A little way out from the museum, we stop and help another cyclist with a
loose pedal. As Dave helps the fellow rider, I switch to my back up gloves which are now the only dry clothing I’m wearing. I’ve stopped drinking water as I don’t want to make myself any colder; with the heavy mist coating our skin, dehydration is the least of our problems.
We ride purposely the rest of the way, managing to warm up a little as we find clear lanes in which to hit our best speeds, and arrive at Grant Park happy and unscathed. Despite the gloomy weather, the Grant Park post-biking festivities are in full swing. Moms and dads towing muddy children stand in line for pancakes and sausage, while cyclists in full Spandex nab a free water bottle from the bank tent. Dave and I huddle on the edge of a muddy damp bench that we’ve managed to share with eight other people, scarfing pancakes and wishing we had something warm to drink. The music of the Blues Brothers tribute band (The Bluz Brothers), wafts from the stage, a pretty good imitation of Jake and Elwood. Usually we enjoy lingering among the crowd, sitting on the grass and watching everyone in their crazy outfits, marveling at the variety
of old and new bikes that somehow made the trip. But today Grant Park is a sea of mud. By the time we hop on our bikes for the short ride back to the hotel, my shoes are so caked with mud that I can’t clip into my pedals. We speed past other riders who are just finishing or just starting their rides. We’re cold, wet, and muddy, but still glad to have been part of that one magical day when cyclists take over Lake Shore Drive.
(The Bike the Drive Event takes place the Sunday before Memorial Day every year. Huffygirl and Dave biked the full 30 miles, and plan to be back next year.)
© Huffygirl 2011
Related link: (see some great pictures of the fog)
So where is this famous, one of a kind tree, that I used to represent the theme of “one?” I kind of already gave the answer away on the original post, but some folks wanted to know more about the picture, so here it is. I took the photo at the top of Empire Bluff, Empire Michigan, located in the Sleeping Bear Dunes National Lakeshore area. To get to Empire Bluff, one must hike a fairly easy, though mostly uphill trail, about 1 1/4 miles I believe. My family and I have done this trail multiple times, the last with our very fit daughter-in-law carrying her two-year-old most of the way!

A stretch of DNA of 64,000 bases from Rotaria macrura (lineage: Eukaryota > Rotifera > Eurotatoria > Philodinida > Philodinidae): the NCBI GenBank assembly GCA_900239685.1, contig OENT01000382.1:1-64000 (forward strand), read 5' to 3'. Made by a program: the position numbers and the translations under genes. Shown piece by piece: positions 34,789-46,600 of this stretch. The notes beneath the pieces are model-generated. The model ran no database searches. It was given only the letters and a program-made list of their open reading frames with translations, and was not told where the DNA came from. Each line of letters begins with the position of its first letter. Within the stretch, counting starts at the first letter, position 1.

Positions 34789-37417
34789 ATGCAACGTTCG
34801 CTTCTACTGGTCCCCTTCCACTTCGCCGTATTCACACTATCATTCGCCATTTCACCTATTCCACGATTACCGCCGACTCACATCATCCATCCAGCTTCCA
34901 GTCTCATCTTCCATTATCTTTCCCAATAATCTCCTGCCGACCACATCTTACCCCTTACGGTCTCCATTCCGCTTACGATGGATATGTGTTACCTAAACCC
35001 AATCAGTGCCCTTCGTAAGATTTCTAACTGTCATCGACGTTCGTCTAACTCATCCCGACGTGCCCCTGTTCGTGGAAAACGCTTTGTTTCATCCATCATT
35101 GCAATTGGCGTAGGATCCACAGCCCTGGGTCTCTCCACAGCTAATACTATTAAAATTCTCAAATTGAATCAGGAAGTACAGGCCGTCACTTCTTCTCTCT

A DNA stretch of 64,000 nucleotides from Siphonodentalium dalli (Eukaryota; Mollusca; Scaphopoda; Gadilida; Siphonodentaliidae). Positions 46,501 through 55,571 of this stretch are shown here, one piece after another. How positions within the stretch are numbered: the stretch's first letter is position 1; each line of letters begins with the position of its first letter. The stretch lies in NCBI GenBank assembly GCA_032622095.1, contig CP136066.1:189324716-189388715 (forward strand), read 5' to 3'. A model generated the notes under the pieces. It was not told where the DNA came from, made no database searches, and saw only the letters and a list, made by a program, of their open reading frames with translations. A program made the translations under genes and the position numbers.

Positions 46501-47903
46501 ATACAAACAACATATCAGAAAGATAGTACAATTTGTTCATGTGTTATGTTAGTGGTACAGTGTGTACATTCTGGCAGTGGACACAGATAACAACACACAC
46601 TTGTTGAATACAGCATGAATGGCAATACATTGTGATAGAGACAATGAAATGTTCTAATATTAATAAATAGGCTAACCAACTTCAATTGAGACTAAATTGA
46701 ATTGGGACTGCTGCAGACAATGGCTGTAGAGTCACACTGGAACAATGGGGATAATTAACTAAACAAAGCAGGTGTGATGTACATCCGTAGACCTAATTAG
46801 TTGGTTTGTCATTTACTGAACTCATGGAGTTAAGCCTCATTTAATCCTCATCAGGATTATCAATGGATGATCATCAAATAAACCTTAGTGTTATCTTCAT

When you reach the top, there’s a great view of Lake Michigan, South Bar Lake, Empire Beach and the Sleeping Bear Dunes coastline. The summit is a popular place for watching sunrises and sunsets, and a popular jumping off point for hang-gliders.
The “one” tree in the photo is no longer there. This tree has been dead for many years, but stood for years beyond it’s death, despite the harsh winds and soil erosion, hastened by the visitors who insist on leaving the assigned trail to walk in the delicate dune landscape. It finally fell a couple of years after I took the photo. I’ve been told that this tree has a famous photographic history, including a stint in National Geographic, although I’ve never seen said photo myself.
The photo is taken from the bluff, looking north. Lake Michigan is on the left, the Sleeping Bear Dunes coastline is in the background.